With the departure of two top executives in 24 hours, Sony Entertainment CEO Michael Lynton is asserting control in a way he hasn’t before or since the 2014 hack of his entertainment conglomerate.
The news on Wednesday that Sony Pictures Television Chairman Steve Mosko was out of the studio sent shock waves around Hollywood, followed quickly by the exit of Sony Motion Picture Group President Doug Belgrad on Thursday.
The moves signaled a power play uncharacteristic of the mild-mannered CEO and indicated a desire to pull his profitable TV division closer and remove the hard-charging Mosko, who many see as an architect of the division’s success.
Mosko has been long considered one of the most accomplished executives in the TV industry, racking up hits like “The Blacklist,” “Shark Tank” and “Better Call Saul.” But there was no love lost between the brash, salesman style of Mosko and the cerebral manner of Lynton.
Individuals with knowledge of their relationship say that the two rarely met in person. Mosko considered Lynton disconnected from the TV business despite its importance at Sony, while Lynton may well have believed that Mosko — however accomplished — was simply not on his team.
“This is Michael leaning in and pulling TV closer. It’s his desire to flatten out the company,” another individual with knowledge of the company told TheWrap.
A studio insider told TheWrap that Mosko’s contract — up at the end of the year — was not being renewed, underscoring the fact that Mosko’s exit was not his choice. At the Paley Center on Thursday afternoon, Mosko said that his deaprture had been “in the works” for some time, but would not elaborate.
Mosko had to demand a chairman title comparable to film boss Amy Pascal‘s (and later Tom Rothman‘s). He finally won the promotion last year, an oversight that continued to irk the ambitious executive.
Sony TV is responsible for huge hits like Showtime’s “Masters of Sex,” Starz’ “Outlander” and Netflix’s “Bloodline” — an impressive feat considering the company does not have a broadcast network to distribute its productions.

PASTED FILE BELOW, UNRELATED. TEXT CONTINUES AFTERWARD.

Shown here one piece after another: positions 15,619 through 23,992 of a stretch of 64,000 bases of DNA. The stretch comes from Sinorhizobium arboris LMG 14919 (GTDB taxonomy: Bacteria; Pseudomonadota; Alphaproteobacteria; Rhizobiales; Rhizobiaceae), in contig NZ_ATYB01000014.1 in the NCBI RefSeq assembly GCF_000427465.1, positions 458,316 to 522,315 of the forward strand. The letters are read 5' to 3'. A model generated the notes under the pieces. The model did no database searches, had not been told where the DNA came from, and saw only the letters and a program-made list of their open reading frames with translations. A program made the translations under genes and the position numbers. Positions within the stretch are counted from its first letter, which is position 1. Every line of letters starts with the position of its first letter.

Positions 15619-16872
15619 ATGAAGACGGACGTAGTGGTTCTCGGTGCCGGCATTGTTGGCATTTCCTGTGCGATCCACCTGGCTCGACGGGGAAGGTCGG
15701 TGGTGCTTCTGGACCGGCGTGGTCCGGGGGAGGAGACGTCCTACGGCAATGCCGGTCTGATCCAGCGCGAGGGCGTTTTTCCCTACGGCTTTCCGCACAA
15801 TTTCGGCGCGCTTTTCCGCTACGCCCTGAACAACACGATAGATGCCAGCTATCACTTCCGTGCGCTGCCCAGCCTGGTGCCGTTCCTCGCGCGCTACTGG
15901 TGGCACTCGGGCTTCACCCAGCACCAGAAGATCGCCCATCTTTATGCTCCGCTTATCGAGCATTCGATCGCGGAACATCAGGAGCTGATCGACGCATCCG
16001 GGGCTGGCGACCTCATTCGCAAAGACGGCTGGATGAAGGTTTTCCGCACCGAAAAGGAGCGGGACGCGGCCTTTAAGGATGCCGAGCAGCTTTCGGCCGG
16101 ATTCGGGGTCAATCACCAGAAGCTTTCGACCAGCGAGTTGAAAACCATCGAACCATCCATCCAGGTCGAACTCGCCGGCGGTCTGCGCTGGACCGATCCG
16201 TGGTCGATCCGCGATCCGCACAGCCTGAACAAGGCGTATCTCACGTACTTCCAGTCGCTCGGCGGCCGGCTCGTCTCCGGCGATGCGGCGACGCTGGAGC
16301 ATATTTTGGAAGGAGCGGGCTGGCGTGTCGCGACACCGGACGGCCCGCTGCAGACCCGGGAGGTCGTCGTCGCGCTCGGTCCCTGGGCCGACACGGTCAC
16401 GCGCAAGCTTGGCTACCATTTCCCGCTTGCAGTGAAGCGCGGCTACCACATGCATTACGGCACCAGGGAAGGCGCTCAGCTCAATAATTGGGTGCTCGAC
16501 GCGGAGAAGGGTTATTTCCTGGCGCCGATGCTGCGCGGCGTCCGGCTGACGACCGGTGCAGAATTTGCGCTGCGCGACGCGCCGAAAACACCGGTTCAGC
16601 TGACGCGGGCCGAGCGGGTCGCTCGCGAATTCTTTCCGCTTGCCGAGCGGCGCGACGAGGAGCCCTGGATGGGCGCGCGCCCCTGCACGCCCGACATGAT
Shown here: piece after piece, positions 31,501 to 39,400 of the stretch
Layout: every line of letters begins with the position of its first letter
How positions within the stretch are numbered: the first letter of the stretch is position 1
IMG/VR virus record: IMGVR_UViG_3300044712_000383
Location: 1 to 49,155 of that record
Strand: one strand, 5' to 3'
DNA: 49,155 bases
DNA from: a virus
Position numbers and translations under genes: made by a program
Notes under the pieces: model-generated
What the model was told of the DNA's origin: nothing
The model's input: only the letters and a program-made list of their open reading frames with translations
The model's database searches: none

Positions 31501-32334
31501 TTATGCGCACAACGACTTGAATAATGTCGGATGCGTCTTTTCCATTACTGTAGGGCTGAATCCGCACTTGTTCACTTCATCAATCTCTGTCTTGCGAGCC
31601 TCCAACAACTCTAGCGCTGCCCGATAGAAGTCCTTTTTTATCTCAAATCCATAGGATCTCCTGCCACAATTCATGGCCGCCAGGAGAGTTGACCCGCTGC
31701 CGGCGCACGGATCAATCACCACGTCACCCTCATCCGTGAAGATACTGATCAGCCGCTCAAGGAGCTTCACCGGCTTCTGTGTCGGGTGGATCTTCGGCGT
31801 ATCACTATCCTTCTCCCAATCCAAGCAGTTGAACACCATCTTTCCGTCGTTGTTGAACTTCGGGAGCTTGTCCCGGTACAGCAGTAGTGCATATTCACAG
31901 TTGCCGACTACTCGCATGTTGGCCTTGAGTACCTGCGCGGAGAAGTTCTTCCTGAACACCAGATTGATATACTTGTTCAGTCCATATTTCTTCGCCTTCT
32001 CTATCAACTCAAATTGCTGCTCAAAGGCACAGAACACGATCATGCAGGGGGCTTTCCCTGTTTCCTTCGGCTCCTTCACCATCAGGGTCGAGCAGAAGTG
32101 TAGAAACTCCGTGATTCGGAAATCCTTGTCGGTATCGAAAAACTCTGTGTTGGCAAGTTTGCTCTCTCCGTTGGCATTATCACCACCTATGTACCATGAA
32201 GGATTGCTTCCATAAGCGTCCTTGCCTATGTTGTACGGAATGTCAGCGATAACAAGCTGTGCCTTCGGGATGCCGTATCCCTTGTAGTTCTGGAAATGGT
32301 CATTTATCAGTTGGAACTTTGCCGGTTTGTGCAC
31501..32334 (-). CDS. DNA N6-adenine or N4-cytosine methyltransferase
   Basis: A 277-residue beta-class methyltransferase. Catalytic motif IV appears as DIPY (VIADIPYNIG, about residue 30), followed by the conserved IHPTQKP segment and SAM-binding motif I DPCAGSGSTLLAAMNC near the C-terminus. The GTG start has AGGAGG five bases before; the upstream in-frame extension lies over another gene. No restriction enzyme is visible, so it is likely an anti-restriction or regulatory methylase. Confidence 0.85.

Belgrad’s exit takes a high-priced executive out of the mix ahead of what is likely to be a middling summer at the box office for Sony. The studio was second-to-last-place in market share last year, and is currently last for 2016, behind perpetual underperformer Paramount.
Belgrad, 50, is a beloved studio veteran of 27 years, who also seemed anchored in the No. 2 position under Rothman, who was brought in last year to succeed Pascal as chairman of Sony Motion Picture Group.
Belgrad’s departure had been in the works for some time, one individual close to the organization said.
“Doug has planned to go out on his own and start his own company for a while, but he agreed to work with Tom Rothman to firm up the 2016-2017 slate,” the insider said.
Belgrad was an internal favorite to succeed Pascal. Mike De Luca, former Sony President of Production, was also on a short list but departed for an overall deal at Universal after Rothman landed the job. Belgrad is following a similar path.
A second individual familiar with the departures said Belgrad will leave a morale-sapping void at the studio since he is is extremely bright and much beloved.
“I suspect the exodus of the top talent will continue,” that individual told TheWrap.
Belgrad will remain on the lot, per the studio insider, and is still attached to several upcoming films and possible franchises including “Ghostbusters,” “The Magnificent Seven” and December’s Jennifer Lawrence-Chris Pratt space romance “Passengers.” They also had no knowledge of further changes at the executive level.